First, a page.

The Stone Monkey: A Lincoln Rhyme Novel (Lincoln Rhyme Novels)
Format: PDF / Kindle (mobi) / ePub
The follow-up to Jeffery Deaver’s massive bestseller The Bone Collector (now a feature film starring Angelina Jolie and Denzel Washington) The Stone Monkey is a “simply outstanding” (San Jose Mercury News) addition to the Lincoln Rhyme series!
First introduced in the spine-chilling novel The Bone Collector, Lincoln Rhyme dazzled readers with unparalleled forensic sleuthing—all done from the confines of a wheelchair. A famed criminologist, paralyzed from the neck down, Rhyme compensates for his physical disability with his brains—and the arms and legs of his brilliant and beautiful protégée, Amelia Sachs. It is Amelia who “walks the grid” for Rhyme, acting as his eyes and ears for the famously dangerous and difficult cases chronicled in Jeffery Deaver’s bestselling novels The Bone Collector, The Coffin Dancer, and The Empty Chair.
Now the awe-inspiring duo returns in The Stone Monkey. Recruited to help the FBI and the Immigration and Naturalization Service perform the nearly impossible, Lincoln and Amelia manage to track down a cargo ship headed for New York City and carrying two dozen illegal Chinese immigrants, as well as the notorious human smuggler and killer known as “the Ghost.” But when the Ghost’s capture goes disastrously wrong, Lincoln and Amelia find themselves in a race against time: to stop the Ghost before he can track down and murder the two surviving families who have escaped from the ship and vanished deep into the labyrinthine world of New York City’s Chinatown.
AFIS. • No matches. Jerry Tang Murder Crime Scene • Four men kicked door in and tortured him and shot him. • Two shell casings—match Model 51. Tang shot twice in head. • Extensive vandalism. • Some fingerprints. • No matches except Tang’s. • Three accomplices have smaller shoe size than Ghost, presumably smaller stature. • Trace suggests Ghost’s safehouse is probably downtown, Battery Park City area. • Suspected accomplices from Chinese ethnic minority. Presently pursuing whereabouts.
a second time and made some phone calls. You thought you covered it up pretty well, didn’t you?” “Put that down, Officer! You can’t—” “He knows all about it. How you’re the one working for the Ghost.” The agent swallowed. “Are you out of your fucking mind?” “You’re his guardian angel. You’re protecting him. That’s why you fired that shot at the Wus’ place on Canal Street: you weren’t trying to hit him. You were trying to warn him. And you’ve been feeding him information—you told him the Wus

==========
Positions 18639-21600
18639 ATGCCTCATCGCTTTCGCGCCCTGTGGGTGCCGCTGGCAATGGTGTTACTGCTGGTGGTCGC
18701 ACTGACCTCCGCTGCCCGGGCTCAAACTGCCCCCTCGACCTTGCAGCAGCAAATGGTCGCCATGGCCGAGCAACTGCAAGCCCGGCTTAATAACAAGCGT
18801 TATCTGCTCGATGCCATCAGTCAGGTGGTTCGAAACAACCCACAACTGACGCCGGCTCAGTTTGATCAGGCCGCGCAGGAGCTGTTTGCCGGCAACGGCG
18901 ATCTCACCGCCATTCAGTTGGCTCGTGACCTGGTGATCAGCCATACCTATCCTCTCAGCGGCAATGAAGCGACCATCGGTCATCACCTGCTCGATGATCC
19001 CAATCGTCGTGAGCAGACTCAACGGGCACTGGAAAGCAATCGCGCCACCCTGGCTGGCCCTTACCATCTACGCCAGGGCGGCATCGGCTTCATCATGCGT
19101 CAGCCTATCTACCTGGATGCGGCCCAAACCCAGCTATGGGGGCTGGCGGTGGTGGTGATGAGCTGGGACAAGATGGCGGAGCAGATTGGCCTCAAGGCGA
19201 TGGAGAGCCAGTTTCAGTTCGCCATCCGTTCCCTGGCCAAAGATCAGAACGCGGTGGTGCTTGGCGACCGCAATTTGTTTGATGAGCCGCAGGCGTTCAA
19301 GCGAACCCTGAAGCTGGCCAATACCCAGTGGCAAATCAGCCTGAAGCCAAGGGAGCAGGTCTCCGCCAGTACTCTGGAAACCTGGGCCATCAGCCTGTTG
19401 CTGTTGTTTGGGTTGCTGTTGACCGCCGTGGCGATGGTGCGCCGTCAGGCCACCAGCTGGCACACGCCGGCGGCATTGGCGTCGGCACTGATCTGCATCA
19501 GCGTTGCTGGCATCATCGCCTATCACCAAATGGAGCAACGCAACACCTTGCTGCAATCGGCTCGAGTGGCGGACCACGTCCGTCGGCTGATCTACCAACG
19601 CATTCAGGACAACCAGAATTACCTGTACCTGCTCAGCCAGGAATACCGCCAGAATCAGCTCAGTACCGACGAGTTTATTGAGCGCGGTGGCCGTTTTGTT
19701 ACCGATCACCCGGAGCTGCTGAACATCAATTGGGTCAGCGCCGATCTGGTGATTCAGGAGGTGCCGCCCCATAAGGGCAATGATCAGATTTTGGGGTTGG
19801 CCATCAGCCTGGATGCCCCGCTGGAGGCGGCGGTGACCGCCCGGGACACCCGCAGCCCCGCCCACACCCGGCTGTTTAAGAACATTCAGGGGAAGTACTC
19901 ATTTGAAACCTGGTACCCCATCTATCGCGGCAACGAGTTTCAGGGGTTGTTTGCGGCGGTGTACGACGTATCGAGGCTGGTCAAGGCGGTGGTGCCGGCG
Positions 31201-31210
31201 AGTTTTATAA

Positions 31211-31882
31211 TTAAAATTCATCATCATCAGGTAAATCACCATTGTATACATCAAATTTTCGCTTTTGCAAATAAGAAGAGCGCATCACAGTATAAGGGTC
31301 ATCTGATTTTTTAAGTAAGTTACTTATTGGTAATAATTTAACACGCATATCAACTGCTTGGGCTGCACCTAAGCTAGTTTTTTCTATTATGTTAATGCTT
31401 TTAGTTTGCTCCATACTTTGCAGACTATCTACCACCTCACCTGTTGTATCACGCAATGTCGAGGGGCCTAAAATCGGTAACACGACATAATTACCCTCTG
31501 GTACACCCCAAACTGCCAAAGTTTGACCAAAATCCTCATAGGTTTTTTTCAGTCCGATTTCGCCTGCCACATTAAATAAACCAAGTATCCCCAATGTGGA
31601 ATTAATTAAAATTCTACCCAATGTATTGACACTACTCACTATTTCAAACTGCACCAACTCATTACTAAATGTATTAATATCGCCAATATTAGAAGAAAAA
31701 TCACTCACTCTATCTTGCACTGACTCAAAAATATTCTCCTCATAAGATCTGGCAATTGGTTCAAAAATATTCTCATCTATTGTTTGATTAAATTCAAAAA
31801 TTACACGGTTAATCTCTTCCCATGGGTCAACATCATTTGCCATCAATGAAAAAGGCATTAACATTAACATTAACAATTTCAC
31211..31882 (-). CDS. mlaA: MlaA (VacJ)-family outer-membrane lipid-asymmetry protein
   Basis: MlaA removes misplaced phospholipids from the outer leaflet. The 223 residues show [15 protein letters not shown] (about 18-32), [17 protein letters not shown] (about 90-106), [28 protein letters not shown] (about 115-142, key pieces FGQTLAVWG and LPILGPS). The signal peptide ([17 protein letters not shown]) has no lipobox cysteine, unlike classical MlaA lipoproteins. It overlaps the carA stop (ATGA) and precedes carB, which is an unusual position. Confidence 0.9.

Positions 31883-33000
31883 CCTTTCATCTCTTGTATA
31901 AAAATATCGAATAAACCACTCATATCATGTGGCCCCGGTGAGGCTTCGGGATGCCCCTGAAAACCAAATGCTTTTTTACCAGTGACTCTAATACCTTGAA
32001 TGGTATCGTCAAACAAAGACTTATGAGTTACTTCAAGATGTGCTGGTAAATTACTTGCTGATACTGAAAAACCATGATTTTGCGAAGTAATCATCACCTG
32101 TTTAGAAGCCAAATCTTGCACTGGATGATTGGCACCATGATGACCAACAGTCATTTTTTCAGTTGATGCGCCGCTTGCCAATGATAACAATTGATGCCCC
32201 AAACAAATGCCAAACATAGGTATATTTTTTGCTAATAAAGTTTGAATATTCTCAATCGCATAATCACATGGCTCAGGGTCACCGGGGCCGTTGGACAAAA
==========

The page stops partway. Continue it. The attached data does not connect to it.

pounds lighter than when her father had bought it in the seventies. Could use a little of that ballast now, she thought, and snipped another skid short. “Okay, we’re okay now,” the ESU cop said, apparently far more comfortable in a shoot-out than driving down the wide expanse of the Long Island Expressway. Her phone rang. She juggled the unit and answered it. “Say, miss,” the ESU cop asked, “you gonna use one of those hands-free things? I’m just thinking it might be better.” And this from a
thread, fibers, dirt and so on—to facilitate tracing evidence found at crime scenes. One of the largest, and most often used, databases was the compilation of bullet shell casings and slugs information. The combined FBI and NYPD collection had samples and digitized images of nearly every projectile that had ever been fired from a weapon in the past hundred years. Cooper opened the plastic bag and then reached in with chopsticks—appropriately, considering the case they were now working on. This
mind. He realized he probably should not be saying these things. He changed the subject. “Can someone tell me? There’s a statue I want to see. Maybe you can tell me where it is.” The man nearest Wu asked, “Statue? Which one? There are statues everywhere here.” “It’s very famous. It’s of a woman and she’s holding her accounts.” “Accounts?” another man asked. “Yes,” Wu explained. “You see her in movies about the Beautiful Country. She’s on an island somewhere, holding a lantern in one hand and